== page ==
One of the pioneers of glass in New Zealand has died in Wairoa.
James Walker graduated in commerce from the University of Michigan in 1971, then went to travel the world. He first came to New Zealand in 1974 to join his brother on a boat. He worked selling water beds in Auckland, and would go to Australia periodically to renew his tourist visa (he eventually got residency).
James was interested in glass. He saw Dennis Prior selling leadlight lampshades at Cook St market. At John Barleycorn Gallery he saw some of John Croucher's early experiments in glass, made while John and Eric Ineson were working at Claude Neon. James first met John Croucher on the day in January 1976 that John signed the lease on the Sunbeam Glass studio in Jervois Rd, Auckland.
James became a partner in Sunbeam (pictured at right in 2005). Lots of different types of glass were being made by a range of artists. James became increasingly focused on architectural glass, and after the first NZSAG community seminar in Hawkes Bay, where he taught a class in glass etching, James decided to quit Sunbeam and pursue a career in architectural glass. He did well, working a lot with architect Ian Athfield, until things went pear shaped in the 1987 stock market crash.
James participated in the NZSAG run workshops by overseas artists including Ed Carpenter, and also met German artists Ludwig Shaffrath and Johannes Schreiter in Melbourne - he worked as teaching assistant for Schreiter, and both Germans were to be significant influences.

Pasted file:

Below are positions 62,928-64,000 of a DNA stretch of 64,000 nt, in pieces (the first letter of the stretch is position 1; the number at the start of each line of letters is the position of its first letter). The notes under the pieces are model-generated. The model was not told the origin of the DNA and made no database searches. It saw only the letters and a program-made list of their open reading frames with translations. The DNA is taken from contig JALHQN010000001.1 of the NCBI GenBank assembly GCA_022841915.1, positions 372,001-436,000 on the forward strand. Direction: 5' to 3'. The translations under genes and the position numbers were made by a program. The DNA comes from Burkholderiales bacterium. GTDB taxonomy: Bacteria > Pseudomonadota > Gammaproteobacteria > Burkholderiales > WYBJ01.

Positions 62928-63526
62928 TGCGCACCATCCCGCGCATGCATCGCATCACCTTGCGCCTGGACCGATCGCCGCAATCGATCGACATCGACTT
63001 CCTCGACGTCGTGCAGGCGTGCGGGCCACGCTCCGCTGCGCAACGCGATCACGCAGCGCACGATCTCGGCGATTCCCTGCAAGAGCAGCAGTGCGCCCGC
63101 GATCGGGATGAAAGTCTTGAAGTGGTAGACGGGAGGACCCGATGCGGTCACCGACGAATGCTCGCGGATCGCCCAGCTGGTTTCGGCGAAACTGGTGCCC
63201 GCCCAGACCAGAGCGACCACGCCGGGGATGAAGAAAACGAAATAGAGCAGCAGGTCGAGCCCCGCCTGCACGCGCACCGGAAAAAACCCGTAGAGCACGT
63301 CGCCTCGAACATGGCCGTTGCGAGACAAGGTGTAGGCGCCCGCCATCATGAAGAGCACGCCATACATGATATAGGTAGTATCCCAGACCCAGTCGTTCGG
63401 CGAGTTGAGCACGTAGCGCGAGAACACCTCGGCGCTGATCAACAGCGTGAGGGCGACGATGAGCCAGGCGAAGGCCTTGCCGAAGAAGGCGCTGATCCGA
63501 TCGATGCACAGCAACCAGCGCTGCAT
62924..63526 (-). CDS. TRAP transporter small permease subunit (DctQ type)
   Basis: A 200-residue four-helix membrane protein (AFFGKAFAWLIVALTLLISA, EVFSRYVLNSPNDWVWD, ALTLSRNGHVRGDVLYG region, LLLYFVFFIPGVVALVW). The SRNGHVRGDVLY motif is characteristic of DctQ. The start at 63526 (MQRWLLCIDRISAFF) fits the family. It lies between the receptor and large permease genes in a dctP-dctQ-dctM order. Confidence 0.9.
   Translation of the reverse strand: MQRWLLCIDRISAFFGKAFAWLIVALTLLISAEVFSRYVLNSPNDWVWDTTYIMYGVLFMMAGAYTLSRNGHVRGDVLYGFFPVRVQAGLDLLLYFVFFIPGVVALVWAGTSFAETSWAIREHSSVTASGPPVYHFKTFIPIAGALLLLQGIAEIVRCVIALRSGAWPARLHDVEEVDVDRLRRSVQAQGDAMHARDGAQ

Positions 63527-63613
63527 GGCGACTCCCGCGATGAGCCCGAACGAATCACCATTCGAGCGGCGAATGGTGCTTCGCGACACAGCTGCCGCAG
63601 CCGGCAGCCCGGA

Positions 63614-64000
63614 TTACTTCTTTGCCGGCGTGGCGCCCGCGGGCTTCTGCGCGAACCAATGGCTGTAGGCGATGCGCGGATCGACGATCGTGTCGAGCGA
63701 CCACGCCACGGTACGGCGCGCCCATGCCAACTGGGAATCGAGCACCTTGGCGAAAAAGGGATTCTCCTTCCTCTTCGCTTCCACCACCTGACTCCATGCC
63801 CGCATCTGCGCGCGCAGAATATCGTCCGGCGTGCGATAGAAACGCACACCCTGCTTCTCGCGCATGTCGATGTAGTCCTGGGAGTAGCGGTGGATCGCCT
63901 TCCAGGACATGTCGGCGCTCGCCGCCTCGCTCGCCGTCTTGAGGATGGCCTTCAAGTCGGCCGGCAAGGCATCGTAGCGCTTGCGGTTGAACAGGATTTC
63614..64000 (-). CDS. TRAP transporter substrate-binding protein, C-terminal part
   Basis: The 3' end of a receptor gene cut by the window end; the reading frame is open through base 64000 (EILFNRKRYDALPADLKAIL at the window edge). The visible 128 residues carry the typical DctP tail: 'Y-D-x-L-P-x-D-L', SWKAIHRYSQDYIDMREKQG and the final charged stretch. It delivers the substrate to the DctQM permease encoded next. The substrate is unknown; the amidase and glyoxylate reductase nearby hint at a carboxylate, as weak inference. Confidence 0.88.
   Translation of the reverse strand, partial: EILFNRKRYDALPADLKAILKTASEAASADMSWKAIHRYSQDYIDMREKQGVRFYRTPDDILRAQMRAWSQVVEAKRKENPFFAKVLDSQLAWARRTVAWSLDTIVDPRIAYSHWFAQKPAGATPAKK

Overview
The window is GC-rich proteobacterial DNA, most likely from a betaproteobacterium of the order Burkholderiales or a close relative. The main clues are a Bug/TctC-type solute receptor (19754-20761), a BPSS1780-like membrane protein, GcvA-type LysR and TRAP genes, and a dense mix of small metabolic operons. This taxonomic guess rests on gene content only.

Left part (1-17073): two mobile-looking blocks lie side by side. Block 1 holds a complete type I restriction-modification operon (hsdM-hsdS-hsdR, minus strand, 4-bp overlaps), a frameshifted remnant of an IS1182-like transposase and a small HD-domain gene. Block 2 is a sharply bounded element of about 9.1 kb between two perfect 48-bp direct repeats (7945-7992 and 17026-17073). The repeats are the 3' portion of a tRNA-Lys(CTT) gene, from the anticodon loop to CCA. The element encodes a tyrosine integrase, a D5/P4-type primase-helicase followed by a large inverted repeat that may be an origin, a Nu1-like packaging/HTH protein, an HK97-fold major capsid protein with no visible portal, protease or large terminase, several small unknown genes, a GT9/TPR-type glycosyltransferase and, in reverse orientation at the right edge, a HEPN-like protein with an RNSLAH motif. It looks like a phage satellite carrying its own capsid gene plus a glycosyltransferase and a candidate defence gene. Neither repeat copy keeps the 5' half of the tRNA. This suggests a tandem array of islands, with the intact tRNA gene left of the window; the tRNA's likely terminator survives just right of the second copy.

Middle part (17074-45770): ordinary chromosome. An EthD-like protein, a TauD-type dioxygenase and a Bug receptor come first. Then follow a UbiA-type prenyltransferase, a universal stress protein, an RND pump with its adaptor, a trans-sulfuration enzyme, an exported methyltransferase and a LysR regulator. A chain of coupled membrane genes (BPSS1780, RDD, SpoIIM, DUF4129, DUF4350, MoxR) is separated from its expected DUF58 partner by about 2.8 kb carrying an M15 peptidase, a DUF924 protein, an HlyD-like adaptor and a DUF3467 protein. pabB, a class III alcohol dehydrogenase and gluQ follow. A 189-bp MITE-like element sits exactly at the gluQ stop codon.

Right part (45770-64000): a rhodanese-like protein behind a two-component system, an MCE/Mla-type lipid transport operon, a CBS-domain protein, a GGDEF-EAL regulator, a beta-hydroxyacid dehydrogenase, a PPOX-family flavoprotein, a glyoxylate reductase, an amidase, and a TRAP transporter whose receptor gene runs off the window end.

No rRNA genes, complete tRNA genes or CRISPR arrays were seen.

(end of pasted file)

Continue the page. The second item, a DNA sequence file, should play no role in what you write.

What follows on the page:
Attendance at Pilchuck in 1989 lead to contacts with Czech artists Stanislav Libensky and Jaroslava Brychtova, and from 1992 James lived and worked in the Czech Republic working in a range of media, but especially creating sculptures in cast glass.
James returned to New Zealand in 2004, and settled in Wairoa. In 2007 he was the William Hodges Fellow at the Southland Museum and Art Gallery in Invercargill, where he continued work he had developed in the Czech Republic, including a fascination with the diagonal yellow stripes used as warning symbols in Czechoslovakia. He is pictured at left with 'VenusMaximus'.
Sadly, James developed mesothelioma, attributed to his working with asbestos in his early glass days in Auckland. He died in the Hastings Hospice on April 5th surrounded by family and friends.
I first made contact with James after he returned to New Zealand in 2004, when he visited me and viewed my collection. He was generous with information in a long interview I had with him, and he continued to keep in touch by email, readily answering questions about glass history and offering information. As Grace Cochrane, Evelyn Dunstan and I were working on our texts for New Zealand Glass Art, James was immensely helpful in providing information, comment and corrections.
James Walker will be sadly missed.